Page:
Know Your Diabetes Health Numbers

Keep track of your health numbers
Keep track of your health numbers

Monitoring your weight and knowing how much you should weigh is just one of many diabetes health numbers you need to know.

In order to maintain good health, every diabetic should know a number of different figures relating to their bodies.

These include height, weight, blood pressure and cholesterol levels.

Type 2 diabetes is associated with being overweight and obese, and maintaining a healthy weight allows easier control of diabetes. The following health numbers also affect your cardiovascular health.

Print out, fill in and cut out the following table:

Essential numbers for diabetic health
HbA1c
(%)
Ave. Blood Glucose
(mmol/L)
Age ___ years
Height ___ metres/ft
Weight ___ kg/stone
Waist ___ inches/cm
Blood pressure ___ mm/Hg
Blood glucose ___ mmol/L
Blood cholesterol ___ mmol/L

Are there other essential numbers I need to remember for diabetic health?

Yes, but the numbers above can help in a variety of diagnostics. They could indicate to you a danger of heart attack or stroke.

Once your medical history, gender and health history are understood, a clearer diagnosis can be reached.

I can’t fill in the form above. Why do I need to do it?

Most people will be able to determine their age, height and weight, but this does not make these numbers any less important. These figures are essential to calculate your body mass index.

Why do I need to know my waist circumference?

Your waist shows how much abdominal fat you have, and increased girth can signify an increased risk of cardiovascular disease or diabetes.

Weight gain can also be a sign of ‘insulin resistance.’ You should measure around your relaxed stomach at belly button level.

Men who have a waist circumference of 94-102cm face a 1.5-2 times greater risk of suffering from cardiovascular disease .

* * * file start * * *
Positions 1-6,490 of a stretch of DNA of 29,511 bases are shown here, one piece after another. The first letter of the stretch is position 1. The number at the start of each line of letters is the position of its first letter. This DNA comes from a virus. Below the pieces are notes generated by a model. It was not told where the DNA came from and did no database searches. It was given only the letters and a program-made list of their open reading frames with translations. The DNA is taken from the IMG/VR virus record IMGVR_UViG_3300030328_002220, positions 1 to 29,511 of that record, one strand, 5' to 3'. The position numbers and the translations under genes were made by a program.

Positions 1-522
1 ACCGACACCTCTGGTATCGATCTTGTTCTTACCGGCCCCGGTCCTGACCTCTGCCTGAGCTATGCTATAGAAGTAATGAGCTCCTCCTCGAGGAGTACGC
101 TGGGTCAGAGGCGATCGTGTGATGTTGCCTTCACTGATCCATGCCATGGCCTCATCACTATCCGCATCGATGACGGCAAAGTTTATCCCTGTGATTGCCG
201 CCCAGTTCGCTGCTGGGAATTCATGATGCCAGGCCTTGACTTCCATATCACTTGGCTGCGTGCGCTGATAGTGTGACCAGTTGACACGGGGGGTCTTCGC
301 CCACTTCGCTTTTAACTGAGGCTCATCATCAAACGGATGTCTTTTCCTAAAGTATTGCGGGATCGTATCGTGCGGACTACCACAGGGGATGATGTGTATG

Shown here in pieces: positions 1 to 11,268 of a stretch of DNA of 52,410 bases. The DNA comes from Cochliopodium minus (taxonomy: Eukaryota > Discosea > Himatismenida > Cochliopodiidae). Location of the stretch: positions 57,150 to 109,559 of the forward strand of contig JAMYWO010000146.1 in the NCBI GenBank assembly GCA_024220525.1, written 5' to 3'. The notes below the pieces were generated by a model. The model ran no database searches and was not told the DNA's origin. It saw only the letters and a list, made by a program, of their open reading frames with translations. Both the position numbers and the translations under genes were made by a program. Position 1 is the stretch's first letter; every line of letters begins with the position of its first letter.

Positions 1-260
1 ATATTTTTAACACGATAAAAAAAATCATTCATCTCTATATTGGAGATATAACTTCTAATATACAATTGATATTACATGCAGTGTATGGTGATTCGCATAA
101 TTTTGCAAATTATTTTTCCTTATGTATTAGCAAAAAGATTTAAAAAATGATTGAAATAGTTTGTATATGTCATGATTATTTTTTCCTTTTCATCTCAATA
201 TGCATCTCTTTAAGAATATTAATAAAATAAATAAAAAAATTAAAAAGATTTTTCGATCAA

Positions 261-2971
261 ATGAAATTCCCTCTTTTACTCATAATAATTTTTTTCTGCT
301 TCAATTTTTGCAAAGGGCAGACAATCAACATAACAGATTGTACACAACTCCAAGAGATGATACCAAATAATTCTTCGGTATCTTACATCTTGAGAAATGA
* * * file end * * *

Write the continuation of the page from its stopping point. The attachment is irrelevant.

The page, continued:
Those who have a waist over 102 cm face an increased cardiovascular risk of 4-6 times.

For women, a waist from 80-88 cm increases cardiovascular risk by 1.5-2 times, whilst a waist in excess of 88cm increases risk by 2.6 times.

Click here for more on diabetes and obesity and pre-diabetes.

As a diabetic, why do I need to know my blood pressure?

Every diabetic person should know their blood pressure. Having consistently high blood pressure could increase the risk of developing heart disease. Having your blood pressure taken should be part of regular diabetic check ups, although some people prefer to measure at home using a blood pressure meter.

For people who have diabetes, optimum systolic pressure should be under 130mmHg, whilst diastolic pressure should be under 80mmHg.

As a diabetic, why do I need to know my blood glucose levels?

Having high blood glucose levels can damage the small blood vessels, increasing complications such as eye diseases, kidney disease, nerve disease and cardiovascular disease.

Testing your blood glucose will probably be a big part of your life as a diabetic, but you may also be tested by a GP or at a diabetes clinic. Before meals you should aim for between 4-7mmol/l, and 90 minutes after a meal less than 10mmol/l.

At bedtime, diabetics should look to keep blood glucose around 8mmol/l. Keeping blood sugar levels within these limits greatly reduces the chance of complications.

As a diabetic, why do I need to know my cholesterol?

Knowing your blood cholesterol is another essential. Even having a slightly higher cholesterol level could increase your risk of developing heart disease.

Go to your GP to have your cholesterol accurately measured, and aim to keep your cholesterol beneath 4mmol/l.

Once you have obtained a cholesterol reading, a doctor can compare it against your age, sex, blood pressure, history of smoking, and type of diabetes. From this, a doctor can glean a 10-year coronary risk, divided into high, medium and low risk.

High risk means you have more than a 30% chance of heart attack or stroke in the next 10 years. Medium risk means that you have a 15-30% risk, whilst low risk is below 15%.

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